Between 1961 and 1965 James Mellaart excavated the skeletal remains of nearly 500 Neolithic individuals at Çatalhöyük. The first physical anthropologists to examine the skeletal material were J. Lawrence Angel and Denise Ferembach in the late 1960s. Angel focused on the health and demographic structure of the assemblage1, while Ferembach carried out an osteometric analysis of the crania and long bones2. The remains have since been kept in storage at Ankara University.
In the summer of 2009, after several years of negotiation, the remains were finally returned to the site where they had rested for thousands of years. The primary reason for their return was to integrate the material with the human remains excavated at Çatalhöyük since the 1990s. A secondary objective was to sample the remains for radiocarbon dating purposes in order to tie in Mellaart’s stratigraphic sequence with data from the current excavations.
Upon their return, the first goal was to reorganize and repack the remains, as the original bags were deteriorating and the bones were at risk of damage. Despite our fears, however, the majority of the bones remained in remarkably good condition. The repacking of the bones was completed by the end of the 2009 season, but the task of fully inventorying the assemblage continues. A major problem is the loss of bag labels over the years, and while some bones have been labelled with stratigraphic level and house number, many are without such information. In some cases it appears that bones which were originally in separately labeled bags have since been commingled, thus complicating the inventory process. In addition, a significant number of bags contain skeletal material which has no provenience information whatsoever.
Once I began inventorying and repacking the assemblage it became immediately clear that the skeletal material now in our possession is a much smaller subset of the original collection. While preparing the material for radiocarbon sampling in 2009, an MNI (minimum number of individuals) of 160 was determined. Somewhere along the way, a large proportion of Mellaart’s skeletons has gone missing. Perhaps the remaining material is still at Ankara University, mislabeled and mislaid. At any rate, the inventory and analysis of Mellaart’s assemblage remains a work in progress. A major problem is reconstructing the demographic profile of the surviving assemblage, as skeletal elements from multiple individuals are often mixed together, and many of the bones required for sex assessment such as crania/mandibles and os coxae are missing or highly fragmented. The challenge of integrating the older collection with the current human remains database also lies ahead.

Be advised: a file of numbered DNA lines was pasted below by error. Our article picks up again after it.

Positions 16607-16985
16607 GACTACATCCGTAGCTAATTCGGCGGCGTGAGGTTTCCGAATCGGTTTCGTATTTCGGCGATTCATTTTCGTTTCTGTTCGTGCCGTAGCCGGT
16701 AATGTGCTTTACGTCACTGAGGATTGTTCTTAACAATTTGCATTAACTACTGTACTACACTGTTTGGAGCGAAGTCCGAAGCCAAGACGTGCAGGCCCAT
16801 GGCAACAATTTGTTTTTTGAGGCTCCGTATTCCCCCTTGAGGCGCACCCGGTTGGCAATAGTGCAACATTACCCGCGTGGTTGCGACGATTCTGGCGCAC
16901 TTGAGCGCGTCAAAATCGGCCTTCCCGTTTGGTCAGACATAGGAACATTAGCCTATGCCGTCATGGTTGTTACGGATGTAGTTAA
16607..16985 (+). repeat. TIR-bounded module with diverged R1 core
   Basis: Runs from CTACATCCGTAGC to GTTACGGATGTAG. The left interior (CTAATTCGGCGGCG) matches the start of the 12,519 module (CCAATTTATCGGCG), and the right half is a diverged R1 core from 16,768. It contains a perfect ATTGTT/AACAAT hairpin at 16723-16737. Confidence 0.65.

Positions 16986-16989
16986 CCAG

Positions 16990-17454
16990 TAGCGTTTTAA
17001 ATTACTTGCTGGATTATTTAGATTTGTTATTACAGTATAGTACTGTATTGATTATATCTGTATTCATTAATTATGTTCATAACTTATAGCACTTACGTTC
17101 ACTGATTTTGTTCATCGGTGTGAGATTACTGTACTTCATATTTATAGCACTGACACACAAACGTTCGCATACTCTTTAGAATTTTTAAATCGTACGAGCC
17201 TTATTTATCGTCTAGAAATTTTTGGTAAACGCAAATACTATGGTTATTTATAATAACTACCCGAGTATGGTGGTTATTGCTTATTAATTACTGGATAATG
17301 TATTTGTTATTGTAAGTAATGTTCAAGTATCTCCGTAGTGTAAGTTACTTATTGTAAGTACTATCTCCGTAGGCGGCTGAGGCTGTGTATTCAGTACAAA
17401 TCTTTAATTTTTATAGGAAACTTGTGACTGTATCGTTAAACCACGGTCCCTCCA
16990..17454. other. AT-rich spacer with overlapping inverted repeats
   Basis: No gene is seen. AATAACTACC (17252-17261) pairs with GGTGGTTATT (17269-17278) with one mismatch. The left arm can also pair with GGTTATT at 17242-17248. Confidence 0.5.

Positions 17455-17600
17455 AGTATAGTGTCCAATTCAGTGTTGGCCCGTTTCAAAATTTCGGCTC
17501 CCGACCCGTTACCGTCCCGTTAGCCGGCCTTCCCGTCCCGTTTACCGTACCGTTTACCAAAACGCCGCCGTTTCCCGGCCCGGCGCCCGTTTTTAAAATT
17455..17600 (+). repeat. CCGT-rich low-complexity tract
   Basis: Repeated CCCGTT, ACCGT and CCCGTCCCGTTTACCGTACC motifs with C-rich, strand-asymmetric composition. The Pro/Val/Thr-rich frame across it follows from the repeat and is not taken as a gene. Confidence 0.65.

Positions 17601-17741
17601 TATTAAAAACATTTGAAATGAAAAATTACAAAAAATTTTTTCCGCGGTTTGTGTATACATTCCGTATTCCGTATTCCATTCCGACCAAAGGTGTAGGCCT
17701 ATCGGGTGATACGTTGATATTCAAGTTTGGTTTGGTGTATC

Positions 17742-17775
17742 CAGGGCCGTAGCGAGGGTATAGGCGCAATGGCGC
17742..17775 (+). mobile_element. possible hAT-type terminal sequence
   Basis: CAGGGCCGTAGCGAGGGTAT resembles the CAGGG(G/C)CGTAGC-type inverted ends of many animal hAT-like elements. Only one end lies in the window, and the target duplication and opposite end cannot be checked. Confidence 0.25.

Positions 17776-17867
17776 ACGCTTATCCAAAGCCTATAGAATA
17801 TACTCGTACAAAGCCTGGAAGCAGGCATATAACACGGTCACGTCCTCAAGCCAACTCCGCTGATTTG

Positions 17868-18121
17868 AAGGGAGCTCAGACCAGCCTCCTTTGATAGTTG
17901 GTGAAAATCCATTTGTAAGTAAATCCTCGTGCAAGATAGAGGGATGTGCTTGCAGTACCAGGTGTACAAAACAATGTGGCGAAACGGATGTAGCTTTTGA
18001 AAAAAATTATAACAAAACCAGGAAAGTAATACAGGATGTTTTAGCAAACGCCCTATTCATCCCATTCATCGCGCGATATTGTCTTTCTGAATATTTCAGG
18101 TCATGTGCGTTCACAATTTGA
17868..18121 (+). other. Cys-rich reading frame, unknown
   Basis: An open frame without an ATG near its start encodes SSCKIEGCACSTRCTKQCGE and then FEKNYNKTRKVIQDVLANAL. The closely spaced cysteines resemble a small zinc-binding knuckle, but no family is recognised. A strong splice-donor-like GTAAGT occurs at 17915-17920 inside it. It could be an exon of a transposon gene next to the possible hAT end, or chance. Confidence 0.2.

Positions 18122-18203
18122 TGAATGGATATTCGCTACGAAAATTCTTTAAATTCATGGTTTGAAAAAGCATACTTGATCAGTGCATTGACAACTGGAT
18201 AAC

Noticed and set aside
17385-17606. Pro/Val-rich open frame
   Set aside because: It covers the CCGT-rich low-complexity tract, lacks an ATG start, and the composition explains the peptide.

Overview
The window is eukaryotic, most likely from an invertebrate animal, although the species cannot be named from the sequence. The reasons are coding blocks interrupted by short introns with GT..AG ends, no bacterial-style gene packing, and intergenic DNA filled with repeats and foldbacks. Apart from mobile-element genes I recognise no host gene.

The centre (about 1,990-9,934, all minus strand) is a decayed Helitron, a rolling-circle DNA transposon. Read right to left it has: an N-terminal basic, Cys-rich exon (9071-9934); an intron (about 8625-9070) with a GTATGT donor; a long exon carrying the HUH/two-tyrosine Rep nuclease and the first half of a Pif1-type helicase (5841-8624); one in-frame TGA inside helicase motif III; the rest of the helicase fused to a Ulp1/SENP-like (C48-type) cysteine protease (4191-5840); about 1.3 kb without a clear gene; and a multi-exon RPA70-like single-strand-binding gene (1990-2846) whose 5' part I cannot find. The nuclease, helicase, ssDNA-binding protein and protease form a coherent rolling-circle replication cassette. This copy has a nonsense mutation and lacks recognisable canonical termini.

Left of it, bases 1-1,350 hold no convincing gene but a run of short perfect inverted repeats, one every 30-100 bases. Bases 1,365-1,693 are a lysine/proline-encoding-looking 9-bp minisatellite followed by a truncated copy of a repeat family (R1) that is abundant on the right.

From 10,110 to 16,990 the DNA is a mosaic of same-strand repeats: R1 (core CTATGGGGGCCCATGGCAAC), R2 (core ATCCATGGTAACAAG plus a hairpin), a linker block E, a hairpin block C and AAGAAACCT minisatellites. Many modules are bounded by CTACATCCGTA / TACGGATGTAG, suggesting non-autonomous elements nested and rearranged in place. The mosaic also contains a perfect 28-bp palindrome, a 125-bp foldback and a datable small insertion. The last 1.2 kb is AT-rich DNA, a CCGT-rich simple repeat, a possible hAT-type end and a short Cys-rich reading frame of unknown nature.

Despite its rather mixed up and incomplete nature, Mellaart’s skeletal assemblage still represents a valuable addition to the collection of human remains recovered from Çatalhöyük since the 1990s. It provides us with an opportunity to compare and reassess earlier interpretations of Neolithic health and demography based on this material, while also allowing for the application of approaches and techniques developed since the 1960s. An exciting example of this is the use of X-Ray Florescence (XRF) to identify mercury sulfide (HgS), better known as cinnabar, in red pigments applied to several skulls in the Mellaart assemblage. XRF technology was also used to identify ferric oxides associated with red ochre, another pigment found on several skulls.
To me, one of the most interesting aspects of the Mellaart skeletal collection is the historical nature of the assemblage itself and the traces left by the archaeologists and physical anthropologists who recovered and analysed the material over 40 years ago. One example is a set of three business cards belonging to James Mellaart used as bag labels during his last season of excavation at Çatalhöyük in 1965. At the time, Mellaart was the assistant director of the British Institute of Archaeology at Ankara. On the reverse of one of the cards Mellaart wrote the location of the skeletal material: “E VI 44” (Excavation Area E, Level VI, Building 44), “Skull fragments and teeth of Burial 2. 22nd of July 1965.” In the upper right corner of each card, J. Lawrence Angel (JLA) has written in pencil the number he assigned to each skeleton he analyzed: “229 CH”. Such discoveries in the course of my work repacking and inventorying the remains were quite thrilling.
1Angel, JL. 1971. Early Neolithic skeletons from Catal Hüyük: Demography and pathology. Anatolian Studies 21:77-98.
2Ferembach, D. 1972. Les hommes du gisement néolithique de Çatal Hüyük. In: Turk Tarih Kongresi VII (Ankara). 15-21.